"Amazon: The Second Most Desirable Tablet Vendor" - per BGR
BGR's Tero Kuittinen wrote that headline yesterday, when they took a look at a survey by Yankee Group that showed the Kindle Fire as the "second most desirable vendor among consumers planning to buy a tablet" per BGR, while the graph showed survey responses to "What brand tablet do you intend to buy?"
Of course, Apple, at 47% of US Consumers citing that brand, leads the pack with its iPad, the first one released almost 3 years ago. Yankee Group's report focuses on Samsung's plans to double their tablet sales in 2013, but while they've been in that business for awhile, the graph shows a somewhat higher percentage of consumers intending to buy an Amazon Kindle Fire tablet. Now, the 7% vs 6% number isn't statistically meaningful, but what stands out is it came from virtually nowhere to "squeeze ahead" of both Samsung and Hewlett-Packard, not to mention the other biggies such as Dell, Motorola and HTC. As BGR puts it:
' The jumped-up bookshop has managed to seriously challenge leading hardware companies. '
They point out that the Nook's continuing inability to make its mark in consumer mindshare (and not mentioned in the survey) will continue to be a factor in Kindle tablet's momentum.
In fact, Yankee Group doesn't mention Amazon's survey results, and its own story about the Nook's problems had some interesting wording in it:
About Barnes & Noble Board chairman Leonard Riggio's plans to buy all the assets of the bookseller's retail business while excluding the Nook business, CEO William Lynch put it this way:
“We see substantial value in what we’ve built with our Nook business in only two years, and we believe it’s the right time to investigate our options to unlock that value.”
"Unlock" is the new "Dump."
In my blog article (Feb. 14) detailing three big reasons that B&N's tablet, with good hardware, could not succeed in B&N's closed-off view of the world, it should be clearly seen how difficult it will be for another company to make it work. I didn't even mention the well-known problem of a non-competitive ecosystem for that tablet.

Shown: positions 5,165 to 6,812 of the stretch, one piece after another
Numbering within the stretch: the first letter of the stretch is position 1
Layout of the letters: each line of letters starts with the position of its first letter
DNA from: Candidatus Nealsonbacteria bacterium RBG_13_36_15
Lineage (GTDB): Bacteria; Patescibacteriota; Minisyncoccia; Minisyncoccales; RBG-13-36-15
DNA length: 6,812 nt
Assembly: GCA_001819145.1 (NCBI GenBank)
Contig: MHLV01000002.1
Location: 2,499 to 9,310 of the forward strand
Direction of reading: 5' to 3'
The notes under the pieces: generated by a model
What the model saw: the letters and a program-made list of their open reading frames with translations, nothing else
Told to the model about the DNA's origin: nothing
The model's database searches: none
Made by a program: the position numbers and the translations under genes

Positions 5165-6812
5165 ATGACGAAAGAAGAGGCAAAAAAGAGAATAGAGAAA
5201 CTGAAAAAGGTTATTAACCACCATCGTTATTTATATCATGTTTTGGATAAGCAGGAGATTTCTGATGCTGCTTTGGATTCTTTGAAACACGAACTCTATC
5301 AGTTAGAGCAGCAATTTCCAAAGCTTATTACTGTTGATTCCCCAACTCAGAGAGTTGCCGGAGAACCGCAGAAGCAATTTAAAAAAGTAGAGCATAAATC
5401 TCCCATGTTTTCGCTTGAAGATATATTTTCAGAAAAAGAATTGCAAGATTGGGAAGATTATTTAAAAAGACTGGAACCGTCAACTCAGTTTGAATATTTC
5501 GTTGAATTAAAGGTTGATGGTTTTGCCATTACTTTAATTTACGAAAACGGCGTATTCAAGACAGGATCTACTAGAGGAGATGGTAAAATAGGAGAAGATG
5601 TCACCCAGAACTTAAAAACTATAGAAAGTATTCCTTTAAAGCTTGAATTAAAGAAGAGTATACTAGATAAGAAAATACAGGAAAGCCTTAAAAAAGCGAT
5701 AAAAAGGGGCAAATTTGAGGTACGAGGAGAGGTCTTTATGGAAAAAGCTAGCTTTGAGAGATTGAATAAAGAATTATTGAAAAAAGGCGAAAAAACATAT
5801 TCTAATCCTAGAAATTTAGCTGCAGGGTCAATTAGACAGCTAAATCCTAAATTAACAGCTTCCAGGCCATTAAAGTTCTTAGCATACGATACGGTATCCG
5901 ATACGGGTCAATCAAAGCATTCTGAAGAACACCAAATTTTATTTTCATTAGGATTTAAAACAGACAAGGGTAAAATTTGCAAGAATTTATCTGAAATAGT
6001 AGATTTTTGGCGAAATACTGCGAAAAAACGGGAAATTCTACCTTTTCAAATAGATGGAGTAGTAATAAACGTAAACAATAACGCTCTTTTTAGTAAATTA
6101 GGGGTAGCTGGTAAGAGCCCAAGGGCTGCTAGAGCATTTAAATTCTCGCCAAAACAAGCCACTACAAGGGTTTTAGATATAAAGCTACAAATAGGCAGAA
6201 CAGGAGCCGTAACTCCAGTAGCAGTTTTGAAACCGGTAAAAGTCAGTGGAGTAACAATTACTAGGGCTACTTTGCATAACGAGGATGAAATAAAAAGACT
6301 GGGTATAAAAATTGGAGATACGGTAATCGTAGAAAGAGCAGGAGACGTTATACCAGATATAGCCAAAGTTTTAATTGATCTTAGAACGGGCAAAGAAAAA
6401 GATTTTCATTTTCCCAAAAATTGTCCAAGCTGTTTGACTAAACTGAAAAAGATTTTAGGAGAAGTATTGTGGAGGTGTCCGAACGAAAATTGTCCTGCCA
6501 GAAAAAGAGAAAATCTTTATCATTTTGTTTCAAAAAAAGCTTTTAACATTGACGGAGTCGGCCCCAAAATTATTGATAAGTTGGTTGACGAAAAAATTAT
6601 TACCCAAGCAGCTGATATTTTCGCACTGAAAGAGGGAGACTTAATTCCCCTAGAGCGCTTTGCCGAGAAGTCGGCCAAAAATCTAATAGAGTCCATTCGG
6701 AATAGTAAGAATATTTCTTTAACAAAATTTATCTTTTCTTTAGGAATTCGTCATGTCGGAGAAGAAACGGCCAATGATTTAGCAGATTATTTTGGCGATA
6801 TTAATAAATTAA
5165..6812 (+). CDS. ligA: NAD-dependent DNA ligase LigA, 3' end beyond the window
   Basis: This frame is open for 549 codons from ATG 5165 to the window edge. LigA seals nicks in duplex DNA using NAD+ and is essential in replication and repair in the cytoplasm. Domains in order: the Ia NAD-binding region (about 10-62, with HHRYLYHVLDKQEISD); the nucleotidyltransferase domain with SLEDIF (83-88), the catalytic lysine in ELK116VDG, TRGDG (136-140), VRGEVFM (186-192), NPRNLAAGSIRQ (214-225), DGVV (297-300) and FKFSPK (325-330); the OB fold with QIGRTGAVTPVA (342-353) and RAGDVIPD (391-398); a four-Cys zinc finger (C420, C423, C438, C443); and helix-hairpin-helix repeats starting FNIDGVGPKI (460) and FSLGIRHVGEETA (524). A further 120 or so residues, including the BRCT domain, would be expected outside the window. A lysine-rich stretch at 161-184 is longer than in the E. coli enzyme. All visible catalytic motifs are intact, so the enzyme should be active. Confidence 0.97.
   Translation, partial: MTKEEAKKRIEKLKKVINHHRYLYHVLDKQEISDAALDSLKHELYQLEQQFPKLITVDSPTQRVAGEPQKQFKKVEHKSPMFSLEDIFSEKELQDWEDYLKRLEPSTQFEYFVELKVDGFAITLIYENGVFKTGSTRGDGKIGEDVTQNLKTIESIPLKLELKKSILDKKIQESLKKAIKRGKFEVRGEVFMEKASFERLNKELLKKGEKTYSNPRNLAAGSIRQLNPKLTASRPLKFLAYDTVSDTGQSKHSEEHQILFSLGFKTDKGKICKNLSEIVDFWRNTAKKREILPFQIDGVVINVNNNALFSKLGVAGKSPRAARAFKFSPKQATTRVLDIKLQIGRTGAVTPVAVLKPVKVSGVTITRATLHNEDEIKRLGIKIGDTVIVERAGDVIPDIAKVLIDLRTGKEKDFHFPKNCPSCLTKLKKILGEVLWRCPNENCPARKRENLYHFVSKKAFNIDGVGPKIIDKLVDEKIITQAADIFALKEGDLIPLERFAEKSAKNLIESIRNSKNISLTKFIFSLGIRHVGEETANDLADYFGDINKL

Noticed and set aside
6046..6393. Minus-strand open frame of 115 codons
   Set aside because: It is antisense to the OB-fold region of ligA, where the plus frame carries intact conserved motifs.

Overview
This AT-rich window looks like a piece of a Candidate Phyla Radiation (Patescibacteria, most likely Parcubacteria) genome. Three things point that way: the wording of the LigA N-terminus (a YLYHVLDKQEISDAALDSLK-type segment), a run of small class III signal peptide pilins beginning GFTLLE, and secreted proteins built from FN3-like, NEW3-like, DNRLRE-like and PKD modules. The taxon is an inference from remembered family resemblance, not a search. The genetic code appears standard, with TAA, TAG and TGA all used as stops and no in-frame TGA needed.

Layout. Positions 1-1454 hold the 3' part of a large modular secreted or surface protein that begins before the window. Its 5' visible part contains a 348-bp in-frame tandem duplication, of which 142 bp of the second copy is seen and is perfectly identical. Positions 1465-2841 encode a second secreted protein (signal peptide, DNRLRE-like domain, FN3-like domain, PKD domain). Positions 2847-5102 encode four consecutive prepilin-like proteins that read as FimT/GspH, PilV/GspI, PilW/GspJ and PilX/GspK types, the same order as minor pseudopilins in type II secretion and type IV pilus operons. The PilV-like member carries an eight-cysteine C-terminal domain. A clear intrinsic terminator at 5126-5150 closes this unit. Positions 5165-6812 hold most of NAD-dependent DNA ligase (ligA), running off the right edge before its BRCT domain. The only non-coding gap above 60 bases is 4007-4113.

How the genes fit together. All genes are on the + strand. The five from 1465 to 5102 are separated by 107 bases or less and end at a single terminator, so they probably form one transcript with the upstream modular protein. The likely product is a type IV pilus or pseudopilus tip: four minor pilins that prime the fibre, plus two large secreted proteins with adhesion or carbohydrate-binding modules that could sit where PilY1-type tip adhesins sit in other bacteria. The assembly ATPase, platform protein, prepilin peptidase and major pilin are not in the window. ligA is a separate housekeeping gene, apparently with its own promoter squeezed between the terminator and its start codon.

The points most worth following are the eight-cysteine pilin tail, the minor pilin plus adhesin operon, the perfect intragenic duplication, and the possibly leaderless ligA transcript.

In fact, in the same Yankee Group article, Yankee Group Research VP Carl Howe doesn't mention the long-range planning that has been Amazon's basic mode nor that store's ability to profit from the presence of desktop- and tablet-using consumers exploring all that is retailed at Amazon, not all of it with smallest margins.
He looks at it from a more limited point of view:
“Barnes & Noble is experiencing the pain that comes from competing with an irrational market competitor, Amazon. Amazon doesn’t try to make money from its Kindle e-readers, while Barnes & Noble thinks making money on hardware would be a good idea..."Um...
Back to BGR's Tero Kuittinen. "...if the tablet market continues shifting towards the sub-$200 price bracket, Amazon is now best-positioned to benefit from the trend."
Yes. And would the auto industry offer only more expensive cars and ignore those whose priorities would lean toward economy autos? Would Sony make TVs only in the most expensive range? It's not so much about shifting but scaling.
Green Throttle launches Kindle Fire HD gaming system with local multiplayer support
In line with the above, TechSpot's Jose Vilches writes that "Led by Guitar Hero co-creator Charles Huang, Green Throttle aims to turn any Android device into a gaming platform by pairing it with a dual-stick gamepad and what they call a multitiered gaming system housed on an Android app."
Surprisingly, the Green Throttle Arena app is available for the Kindle Fire HD (both the 7" and 8.9" models) before it rolls out to the Google Play Store by the end of the month, for other Android-based tablets and smartphones, "starting with the Samsung Galaxy S3 (which means my Kindle Fire gets it well before my Samsung Galaxy S2).